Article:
In this article I examine the regulatory structure created by Title I of the Dodd-Frank Act and ask whether the prudential regulatory authority given to the Financial Stability Oversight Council is an effective tool for accomplishing the mission of identifying and containing risk in the financial system. Prudential regulation, the principal tool at the disposal of the FSOC, was developed in the 19th century to counteract moral hazard in the banking system. Over time, prudential supervision has become policymakers’ regulation of choice, to the point where it is now employed in the oversight and regulation of non-bank financial firms. However, due to the limits of human knowledge—what I refer to as “the knowledge problem”—I argue that it is unlikely that prudential-style regulation, dependent as it is on the planning of a central regulator, can achieve the reduction in systemic risk envisioned by Title I of Dodd-Frank. I draw on advances from complex systems theory to show how complexity and the knowledge problem present significant obstacles for any framework of systemic risk regulation built around a system of prudential supervision. Finally, I outline some alternatives to prudential regulation for regulating non-bank financial firms and reducing systemic risk in a way that minimizes regulators’ reliance on their necessarily incomplete knowledge. There are many ways to regulate financial markets. In the United States, traditionally banks have been subject to prudential regulation and oversight and securities and investment firms have been regulated through registration, disclosure, and enforcement. The Dodd-Frank Wall Street Reform and Consumer Protection Act (“Dodd-Frank”) altered this paradigm. Among its many reforms, perhaps the most prominent was the creation of the Financial Stability Oversight Council (“FSOC”). The FSOC is a ten-member body composed of the heads of the major federal financial regulatory agencies (plus two additional appointees), whose purpose is to “identify risks to the financial stability of the United States . . . ; to promote market discipline. . .; and to respond to emerging threats to the stability of the United States financial system.” The FSOC is the first U.S. regulatory body with the authority to set standards of conduct, collect information, and promulgate new rules for both banks and other large non-bank financial companies. Its mission is to reduce systemic risk in the financial system through a regime of prudential regulation and enhanced oversight of systemically important financial firms.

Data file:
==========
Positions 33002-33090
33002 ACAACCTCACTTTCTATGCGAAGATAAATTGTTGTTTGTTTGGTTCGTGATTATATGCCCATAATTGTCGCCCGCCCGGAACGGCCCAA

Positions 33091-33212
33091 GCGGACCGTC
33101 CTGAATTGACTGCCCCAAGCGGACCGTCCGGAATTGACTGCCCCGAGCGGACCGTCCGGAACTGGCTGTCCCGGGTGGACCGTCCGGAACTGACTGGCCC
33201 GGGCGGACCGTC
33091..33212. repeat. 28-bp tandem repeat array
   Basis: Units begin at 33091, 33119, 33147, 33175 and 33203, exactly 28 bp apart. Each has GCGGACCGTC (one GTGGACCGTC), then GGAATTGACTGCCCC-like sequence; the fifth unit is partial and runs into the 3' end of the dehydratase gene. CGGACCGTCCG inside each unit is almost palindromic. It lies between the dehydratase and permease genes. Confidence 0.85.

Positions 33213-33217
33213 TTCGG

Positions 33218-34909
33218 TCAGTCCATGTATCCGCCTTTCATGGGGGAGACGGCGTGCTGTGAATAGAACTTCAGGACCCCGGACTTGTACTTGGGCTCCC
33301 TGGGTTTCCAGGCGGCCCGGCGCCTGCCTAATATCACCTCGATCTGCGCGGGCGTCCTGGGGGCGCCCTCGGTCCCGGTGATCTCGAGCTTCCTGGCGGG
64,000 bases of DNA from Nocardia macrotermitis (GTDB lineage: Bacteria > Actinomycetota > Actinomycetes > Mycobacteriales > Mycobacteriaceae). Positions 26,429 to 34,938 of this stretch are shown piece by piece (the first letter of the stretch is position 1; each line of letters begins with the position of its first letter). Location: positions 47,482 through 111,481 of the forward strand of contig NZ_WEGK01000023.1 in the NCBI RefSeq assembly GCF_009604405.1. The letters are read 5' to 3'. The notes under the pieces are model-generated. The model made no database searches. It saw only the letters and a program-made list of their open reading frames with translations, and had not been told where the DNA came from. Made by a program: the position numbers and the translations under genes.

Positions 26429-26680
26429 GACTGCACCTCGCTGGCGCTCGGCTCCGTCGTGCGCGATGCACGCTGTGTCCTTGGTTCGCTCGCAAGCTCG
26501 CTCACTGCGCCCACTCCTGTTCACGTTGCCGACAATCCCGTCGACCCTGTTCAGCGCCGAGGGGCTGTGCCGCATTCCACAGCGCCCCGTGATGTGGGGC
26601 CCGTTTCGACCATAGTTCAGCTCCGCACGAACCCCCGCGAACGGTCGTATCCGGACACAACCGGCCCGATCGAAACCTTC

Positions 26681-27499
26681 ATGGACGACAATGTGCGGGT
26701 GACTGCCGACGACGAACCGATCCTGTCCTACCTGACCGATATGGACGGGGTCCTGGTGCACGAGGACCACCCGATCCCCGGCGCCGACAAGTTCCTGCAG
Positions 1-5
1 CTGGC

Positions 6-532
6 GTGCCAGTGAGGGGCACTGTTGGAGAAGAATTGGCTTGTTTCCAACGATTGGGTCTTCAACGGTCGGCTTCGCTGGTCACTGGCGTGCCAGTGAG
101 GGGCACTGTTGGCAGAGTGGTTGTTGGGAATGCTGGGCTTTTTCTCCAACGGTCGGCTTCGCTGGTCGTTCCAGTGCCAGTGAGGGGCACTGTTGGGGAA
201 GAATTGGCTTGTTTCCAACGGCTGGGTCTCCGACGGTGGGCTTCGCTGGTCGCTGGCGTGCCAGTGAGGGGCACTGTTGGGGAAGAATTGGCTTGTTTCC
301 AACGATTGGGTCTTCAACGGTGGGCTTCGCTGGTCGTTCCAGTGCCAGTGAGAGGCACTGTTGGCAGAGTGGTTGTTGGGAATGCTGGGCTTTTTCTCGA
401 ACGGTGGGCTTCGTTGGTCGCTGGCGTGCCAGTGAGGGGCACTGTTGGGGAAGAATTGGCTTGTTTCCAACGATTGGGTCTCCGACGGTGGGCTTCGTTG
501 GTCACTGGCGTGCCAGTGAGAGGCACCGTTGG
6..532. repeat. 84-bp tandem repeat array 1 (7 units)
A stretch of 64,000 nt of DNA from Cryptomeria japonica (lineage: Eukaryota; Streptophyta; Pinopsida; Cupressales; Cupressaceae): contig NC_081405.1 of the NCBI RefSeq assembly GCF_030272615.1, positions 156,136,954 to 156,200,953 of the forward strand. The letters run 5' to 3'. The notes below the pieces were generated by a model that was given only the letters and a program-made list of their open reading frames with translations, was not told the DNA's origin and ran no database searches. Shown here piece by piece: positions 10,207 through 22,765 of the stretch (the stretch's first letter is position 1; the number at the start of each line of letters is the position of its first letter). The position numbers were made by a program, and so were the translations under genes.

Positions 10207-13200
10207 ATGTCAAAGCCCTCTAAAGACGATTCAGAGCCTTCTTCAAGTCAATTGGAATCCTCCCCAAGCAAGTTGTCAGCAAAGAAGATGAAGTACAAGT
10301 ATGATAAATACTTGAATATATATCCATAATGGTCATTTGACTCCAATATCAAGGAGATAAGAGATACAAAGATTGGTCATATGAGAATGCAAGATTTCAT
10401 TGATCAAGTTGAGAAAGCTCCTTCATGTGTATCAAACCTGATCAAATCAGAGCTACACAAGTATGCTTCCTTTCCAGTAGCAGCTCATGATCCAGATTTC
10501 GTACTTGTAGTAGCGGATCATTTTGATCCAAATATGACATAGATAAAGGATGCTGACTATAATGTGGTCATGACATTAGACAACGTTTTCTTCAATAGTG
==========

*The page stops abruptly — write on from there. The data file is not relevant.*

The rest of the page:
- Title I,
- prudential regulation,
- systemic risk,
- knowledge problem,
Available at: http://works.bepress.com/michael_cappucci/1/